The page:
It is pretty common for the apparent piety to exist with hypocrisy. For example, the priests who swear by Jesus in churches often end up as rapists of young men who seeked their help. Religion does that to people. Because conformity implies a certain fear… un-natural state of living. There comes a time when people who are living under that "authority" however covert it is.. rebel. The image of God – as humans have constructed in various religions – really mirrors their own shortcomings.. and they attribute all the "morals" that THEY dug out to that "image of God".
Here is an interesting piece where the author Col, Athale talks about the experiences with and of the Pakistanis who came to India on a visit.
But from the second day, as they got used to freedom in India, all of them, with an odd exception, behaved as if they had just entered a ' de-compression' chamber, doing all the things that are prohibited in a strict Islamic society, from eating ham and bacon at breakfast to guzzling down whisky.
The dominant impressions of the interaction were:
- Lack of understanding about Indian issues, systems and processes;
- Nostalgia for bygones;
- 'Me too' as a constant theme to show that Pakistan is at par with India;
- Hypocrisy on religious taboos;
- General dislike of the state of affairs in Pakistan including the domination of the military;
- Sense of envy about India and Indians due to the freedoms we enjoy and progress we have made.
This piece clearly shows how this bunch behaves differently in his/her own country and in another country.. where, the spectre of "FEAR" is absent!! So, was the piety even so?
I have also seen that many in the Islamic world are starting to question things. The other day an Iranian guy told me “Seeing all the mullahs I often wonder – if this is what Islam is, then why follow it?” So, some seem to transcend the line of hypocrisy to start questioning… THAT is important.
He went on to say that his forefathers were Parsis and the Arabs had made them Muslims.. but now I cannot do much as my father and grandfather were both Muslims!
I think it is a wake-up call!
On a sidenote here were the experiences of the Indian delegation that went to Pakistan:
Six other persons, mainly artistes from various fields (like poet Javed Akhtar, singer Faiyyaz) were denied visas by the Pakistani high commission in Delhi. All were Indian Muslims.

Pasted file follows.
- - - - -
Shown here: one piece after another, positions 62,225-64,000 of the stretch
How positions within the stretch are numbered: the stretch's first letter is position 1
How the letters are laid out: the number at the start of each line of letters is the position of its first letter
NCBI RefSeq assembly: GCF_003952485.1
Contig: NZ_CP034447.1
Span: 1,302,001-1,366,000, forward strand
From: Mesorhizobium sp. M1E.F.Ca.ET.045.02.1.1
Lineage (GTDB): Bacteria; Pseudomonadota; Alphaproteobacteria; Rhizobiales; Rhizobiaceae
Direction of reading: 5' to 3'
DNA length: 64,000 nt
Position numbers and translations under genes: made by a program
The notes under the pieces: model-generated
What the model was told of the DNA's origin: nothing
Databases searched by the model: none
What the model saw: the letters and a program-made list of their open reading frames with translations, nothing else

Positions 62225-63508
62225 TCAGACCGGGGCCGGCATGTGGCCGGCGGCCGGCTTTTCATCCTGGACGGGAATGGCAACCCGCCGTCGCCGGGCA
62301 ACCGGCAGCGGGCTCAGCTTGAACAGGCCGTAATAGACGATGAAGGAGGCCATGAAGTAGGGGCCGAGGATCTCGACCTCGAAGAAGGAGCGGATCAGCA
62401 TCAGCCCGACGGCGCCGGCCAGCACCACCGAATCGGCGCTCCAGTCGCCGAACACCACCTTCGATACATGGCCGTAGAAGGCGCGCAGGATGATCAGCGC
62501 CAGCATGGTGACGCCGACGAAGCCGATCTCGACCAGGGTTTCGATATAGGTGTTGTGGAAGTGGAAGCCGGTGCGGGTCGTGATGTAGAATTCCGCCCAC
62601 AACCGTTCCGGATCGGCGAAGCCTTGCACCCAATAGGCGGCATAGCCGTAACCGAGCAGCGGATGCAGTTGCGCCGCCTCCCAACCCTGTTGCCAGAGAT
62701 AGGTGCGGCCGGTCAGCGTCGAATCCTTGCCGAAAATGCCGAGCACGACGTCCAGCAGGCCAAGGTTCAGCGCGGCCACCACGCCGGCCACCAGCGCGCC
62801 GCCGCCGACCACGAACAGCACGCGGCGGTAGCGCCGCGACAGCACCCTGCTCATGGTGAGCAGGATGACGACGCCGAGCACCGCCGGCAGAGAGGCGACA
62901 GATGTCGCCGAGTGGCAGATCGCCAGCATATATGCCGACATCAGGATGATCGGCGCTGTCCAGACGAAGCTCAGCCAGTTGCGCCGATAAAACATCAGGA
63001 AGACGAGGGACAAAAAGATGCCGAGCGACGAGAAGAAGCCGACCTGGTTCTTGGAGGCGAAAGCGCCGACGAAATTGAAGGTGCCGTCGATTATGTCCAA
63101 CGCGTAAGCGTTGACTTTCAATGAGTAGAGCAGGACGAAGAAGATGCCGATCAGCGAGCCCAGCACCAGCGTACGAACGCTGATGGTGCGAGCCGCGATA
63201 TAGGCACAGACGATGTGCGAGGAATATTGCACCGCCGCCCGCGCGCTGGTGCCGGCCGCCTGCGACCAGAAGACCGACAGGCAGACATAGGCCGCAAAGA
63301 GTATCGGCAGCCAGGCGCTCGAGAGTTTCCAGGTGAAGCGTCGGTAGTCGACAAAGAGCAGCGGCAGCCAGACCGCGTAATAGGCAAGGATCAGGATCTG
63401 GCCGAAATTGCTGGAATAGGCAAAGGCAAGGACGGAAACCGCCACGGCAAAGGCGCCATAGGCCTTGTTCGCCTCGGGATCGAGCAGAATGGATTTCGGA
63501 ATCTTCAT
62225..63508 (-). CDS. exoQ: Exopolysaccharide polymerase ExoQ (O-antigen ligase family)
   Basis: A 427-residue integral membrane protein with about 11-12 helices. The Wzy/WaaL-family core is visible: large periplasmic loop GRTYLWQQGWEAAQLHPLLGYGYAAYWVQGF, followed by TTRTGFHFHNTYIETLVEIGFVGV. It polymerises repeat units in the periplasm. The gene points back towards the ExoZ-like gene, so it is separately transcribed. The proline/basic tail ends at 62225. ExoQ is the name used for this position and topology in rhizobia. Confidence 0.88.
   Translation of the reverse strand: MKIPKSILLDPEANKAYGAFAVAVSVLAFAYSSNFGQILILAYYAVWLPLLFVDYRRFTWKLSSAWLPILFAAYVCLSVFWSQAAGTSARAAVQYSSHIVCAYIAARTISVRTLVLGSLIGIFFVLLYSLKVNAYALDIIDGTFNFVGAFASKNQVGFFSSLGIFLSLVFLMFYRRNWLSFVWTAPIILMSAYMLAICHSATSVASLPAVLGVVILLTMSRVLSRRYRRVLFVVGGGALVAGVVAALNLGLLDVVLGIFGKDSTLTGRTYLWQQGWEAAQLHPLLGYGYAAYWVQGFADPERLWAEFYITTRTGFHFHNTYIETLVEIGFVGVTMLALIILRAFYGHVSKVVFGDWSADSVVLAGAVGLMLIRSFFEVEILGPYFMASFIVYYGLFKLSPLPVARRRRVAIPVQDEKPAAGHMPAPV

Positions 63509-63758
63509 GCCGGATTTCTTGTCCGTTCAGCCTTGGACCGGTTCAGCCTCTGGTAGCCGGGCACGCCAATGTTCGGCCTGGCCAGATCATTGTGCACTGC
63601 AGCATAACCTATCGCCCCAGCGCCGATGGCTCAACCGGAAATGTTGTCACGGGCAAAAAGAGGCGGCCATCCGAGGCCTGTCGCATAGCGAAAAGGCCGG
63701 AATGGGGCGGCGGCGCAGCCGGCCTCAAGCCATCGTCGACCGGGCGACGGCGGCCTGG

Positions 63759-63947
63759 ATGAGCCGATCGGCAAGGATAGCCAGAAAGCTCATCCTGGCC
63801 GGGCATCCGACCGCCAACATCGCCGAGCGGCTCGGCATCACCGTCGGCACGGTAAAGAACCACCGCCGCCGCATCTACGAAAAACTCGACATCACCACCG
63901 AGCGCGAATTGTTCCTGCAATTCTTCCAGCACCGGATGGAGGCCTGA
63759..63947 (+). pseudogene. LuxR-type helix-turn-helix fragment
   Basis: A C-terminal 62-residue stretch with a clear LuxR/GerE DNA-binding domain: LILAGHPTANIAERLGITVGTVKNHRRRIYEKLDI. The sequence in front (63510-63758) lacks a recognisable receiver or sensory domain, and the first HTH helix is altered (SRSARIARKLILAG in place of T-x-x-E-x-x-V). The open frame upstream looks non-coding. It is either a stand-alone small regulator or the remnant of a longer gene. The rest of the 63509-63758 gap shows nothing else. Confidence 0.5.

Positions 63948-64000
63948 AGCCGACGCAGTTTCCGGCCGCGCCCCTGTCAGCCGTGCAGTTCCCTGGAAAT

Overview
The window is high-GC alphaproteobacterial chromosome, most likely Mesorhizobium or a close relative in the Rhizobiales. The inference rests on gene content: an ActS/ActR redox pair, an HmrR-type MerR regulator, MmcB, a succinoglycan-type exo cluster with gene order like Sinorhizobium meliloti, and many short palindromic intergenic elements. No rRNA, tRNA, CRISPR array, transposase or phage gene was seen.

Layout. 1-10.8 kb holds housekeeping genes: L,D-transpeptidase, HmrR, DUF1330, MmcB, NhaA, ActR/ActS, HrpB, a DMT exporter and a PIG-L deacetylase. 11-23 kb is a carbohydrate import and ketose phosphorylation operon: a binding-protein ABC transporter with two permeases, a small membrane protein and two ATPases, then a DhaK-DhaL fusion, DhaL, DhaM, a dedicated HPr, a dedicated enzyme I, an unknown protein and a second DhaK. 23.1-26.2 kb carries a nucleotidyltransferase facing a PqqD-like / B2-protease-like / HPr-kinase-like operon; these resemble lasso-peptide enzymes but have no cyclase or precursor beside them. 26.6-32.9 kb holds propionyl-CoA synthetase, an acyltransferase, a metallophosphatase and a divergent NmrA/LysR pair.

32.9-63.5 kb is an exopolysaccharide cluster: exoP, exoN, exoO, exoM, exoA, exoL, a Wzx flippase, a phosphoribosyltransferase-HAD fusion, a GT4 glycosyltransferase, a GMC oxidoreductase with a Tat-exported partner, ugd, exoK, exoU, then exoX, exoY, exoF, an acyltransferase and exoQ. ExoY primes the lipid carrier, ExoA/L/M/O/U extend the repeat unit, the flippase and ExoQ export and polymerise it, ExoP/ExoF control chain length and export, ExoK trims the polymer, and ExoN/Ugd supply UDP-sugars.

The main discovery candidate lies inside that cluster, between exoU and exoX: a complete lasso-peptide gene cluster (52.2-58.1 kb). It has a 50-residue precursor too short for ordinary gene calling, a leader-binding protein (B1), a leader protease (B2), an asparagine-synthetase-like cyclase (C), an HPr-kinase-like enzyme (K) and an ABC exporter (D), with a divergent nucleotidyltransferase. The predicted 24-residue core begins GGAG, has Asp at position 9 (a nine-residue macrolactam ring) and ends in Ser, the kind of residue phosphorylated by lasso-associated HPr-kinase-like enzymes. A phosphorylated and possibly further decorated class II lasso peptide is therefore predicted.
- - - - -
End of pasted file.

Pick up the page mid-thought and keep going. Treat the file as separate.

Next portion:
Conclusions from that visit:
- There is tremendous dislike of the army dominance while Musharraf is not unpopular.
- There is a sense of insecurity in city of Karachi; even by 7 pm the city streets are deserted.
- India is an object of envy for its freedom, independent judiciary, election commission and economic and educational progress.
- The civil elite is conscious of the fact that in a globalised world only peace and cooperation with India can lift their country out of its present morass.
- The army does not want the people to come in contact with Indian Muslims as that will give a lie to their propaganda.
- There is great reluctance to permit free flow of information media and people. The people to people contact is sought to be only confined to the elite, and not the masses.
- In Karachi the Muttahida Quami Movement's dominance has ended the sway of the Jaamat-e-Islami, Masood Azhar and anti-India jihadi forces who seem to have shifted to Punjab. In the recent terrorists incidents in India there are hardly any links to Karachi-based groups.
- Karachi is dominated by Pashtuns, with a common refrain being that there are more Pathans in Karachi than in Peshawar.
The overall situation in Karachi, and by proxy, Pakistan, is unstable and any trigger like the capture/killing of Al Qaeda [Images] chieftain Osama bin Laden or Musharraf extending his presidency could trigger events which could threaten the continuance of military rule. The ongoing violence in Waziristan, Baluchistan and Afghanistan only adds to the volatility.
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